In 2007, Christ the King won the CHSAA intersectional championship, Bob Oliva was the victorious coach, and a high school senior named Malik Boothe was voted MVP.
Things can change quickly in two years. Oliva left the Royals program after dealing with a controversial lawsuit and a heart ailment within a matter of months. Christ the King succumbed to Sylven Landesberg’s Holy Cross and Scott Arias’ Rice in two years of failure in the intersectional title game. And Boothe went from the highs of Queens’ premier high school basketball program to the alternating highs and lows of Queens’ most controversial basketball program. He is a point guard for St. John’s.
“Malik is old-school,” Oliva told the Daily News years ago. “There is no one tougher than Malik Boothe, on and off the court. He’s the guy you want in the foxhole with you. He takes players out. He [at 5’9”] takes those 6’5” guys that lead their teams in scoring out of games. He’s just tough.”
Tough is right. Boothe spent his 2008 off-season endlessly practicing his jump shot and working out in the St. John’s gym to boost his perimeter shooting. He jumped right back into his starting role one month after undergoing surgery in December to fix a torn tendon in his left thumb. His numbers (6.4 points per game) are on the way up; his spark is already there.
Boothe has quickly earned a reputation as one of the Red Storm’s emotional leaders, underscored on March 10 when St. John’s upended Georgetown, 64-59, in the first round of the Big East Tournament. The ghosts of 1980s rivalry games were in attendance, but more importantly, so was Lou Carnesecca, the legendary former St. John’s coach.
Boothe says he wasn’t fazed.
“I noticed [he was there] during the game, but I didn’t pay any mind,” he said. “I knew the tradition before the game started. … We had the task at [hand].”
In the first half, with St. John’s rallying from a seven-point deficit, Boothe found teammate D.J. Kennedy with a laser-sharp pass toward the sky. Kennedy dunked the alley-oop emphatically; Boothe snarled audibly and shouted “Let’s go!” for all the press section to hear, even over the cheers of the home audience.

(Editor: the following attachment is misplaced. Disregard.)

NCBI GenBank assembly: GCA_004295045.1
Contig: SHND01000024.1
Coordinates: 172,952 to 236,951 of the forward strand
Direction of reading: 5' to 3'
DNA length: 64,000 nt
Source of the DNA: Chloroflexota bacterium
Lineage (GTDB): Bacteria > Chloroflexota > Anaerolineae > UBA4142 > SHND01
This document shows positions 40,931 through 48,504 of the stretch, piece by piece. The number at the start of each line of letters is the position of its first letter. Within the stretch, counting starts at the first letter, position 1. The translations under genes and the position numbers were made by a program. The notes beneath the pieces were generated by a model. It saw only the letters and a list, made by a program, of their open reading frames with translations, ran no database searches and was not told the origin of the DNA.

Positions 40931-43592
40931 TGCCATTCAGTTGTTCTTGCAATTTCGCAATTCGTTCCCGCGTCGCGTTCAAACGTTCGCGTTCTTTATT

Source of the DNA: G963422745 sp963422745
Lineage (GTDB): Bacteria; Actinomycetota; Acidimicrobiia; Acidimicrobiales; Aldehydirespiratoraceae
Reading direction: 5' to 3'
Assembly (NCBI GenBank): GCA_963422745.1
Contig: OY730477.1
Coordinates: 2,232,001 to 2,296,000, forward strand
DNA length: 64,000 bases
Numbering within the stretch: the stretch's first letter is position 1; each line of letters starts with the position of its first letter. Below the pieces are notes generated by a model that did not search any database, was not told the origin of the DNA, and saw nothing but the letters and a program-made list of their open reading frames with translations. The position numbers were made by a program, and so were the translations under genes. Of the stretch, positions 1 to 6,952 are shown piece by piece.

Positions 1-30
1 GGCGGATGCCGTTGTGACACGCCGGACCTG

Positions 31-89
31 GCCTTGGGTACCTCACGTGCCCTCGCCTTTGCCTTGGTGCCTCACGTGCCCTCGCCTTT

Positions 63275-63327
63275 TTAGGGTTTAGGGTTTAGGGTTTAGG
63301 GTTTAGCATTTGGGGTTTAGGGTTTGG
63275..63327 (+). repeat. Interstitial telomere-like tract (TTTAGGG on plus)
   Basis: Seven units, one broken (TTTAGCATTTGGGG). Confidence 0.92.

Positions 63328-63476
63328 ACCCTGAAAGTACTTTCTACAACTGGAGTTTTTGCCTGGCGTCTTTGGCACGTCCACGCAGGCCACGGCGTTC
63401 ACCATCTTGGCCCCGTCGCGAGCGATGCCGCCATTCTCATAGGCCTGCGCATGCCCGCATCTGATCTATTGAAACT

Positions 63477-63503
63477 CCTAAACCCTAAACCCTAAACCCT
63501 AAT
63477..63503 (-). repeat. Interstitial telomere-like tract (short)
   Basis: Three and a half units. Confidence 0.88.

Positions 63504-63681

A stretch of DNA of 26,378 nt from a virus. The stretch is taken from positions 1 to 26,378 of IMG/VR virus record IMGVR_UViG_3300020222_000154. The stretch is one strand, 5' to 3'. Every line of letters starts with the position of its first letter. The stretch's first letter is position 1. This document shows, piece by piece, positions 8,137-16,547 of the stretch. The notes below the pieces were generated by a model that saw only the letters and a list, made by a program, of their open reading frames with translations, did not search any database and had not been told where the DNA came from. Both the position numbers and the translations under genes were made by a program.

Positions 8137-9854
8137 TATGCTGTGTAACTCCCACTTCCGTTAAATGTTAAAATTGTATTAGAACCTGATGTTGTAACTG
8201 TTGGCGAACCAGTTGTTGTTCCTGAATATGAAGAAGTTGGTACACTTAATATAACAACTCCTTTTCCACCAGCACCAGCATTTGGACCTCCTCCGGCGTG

The Red Storm pulled away largely thanks to drawing late fouls and making late free throws. It didn’t hurt, either, that Georgetown’s final play to tie ended with a three-point attempt that bounced over the backboard.
“The first thought, I said I thought it was a great team victory,” Boothe said. “There were some moments in our game we could have hung our heads because Georgetown could have got it. We pulled out a win. That was great for the whole team.”
Sports success is fleeting, of course, and St. John’s followed its impressive, aggressive display against Georgetown with an embarrassing loss to Marquette a day later. The Golden Eagles eliminated St. John’s from Big East contention with a 74-45 blowout in which the Red Storm scored the fewest first-half points (10) of any team in Big East Tournament history.
Just another up-and-down chapter of a fickle sport. That’s why Boothe believes it’s up to the player to stay focused.
“We go into every game thinking we can win,” he said. “We just knew that coming into the [Georgetown] game we were going to have to play 40 minutes. We couldn’t let little things affect us.”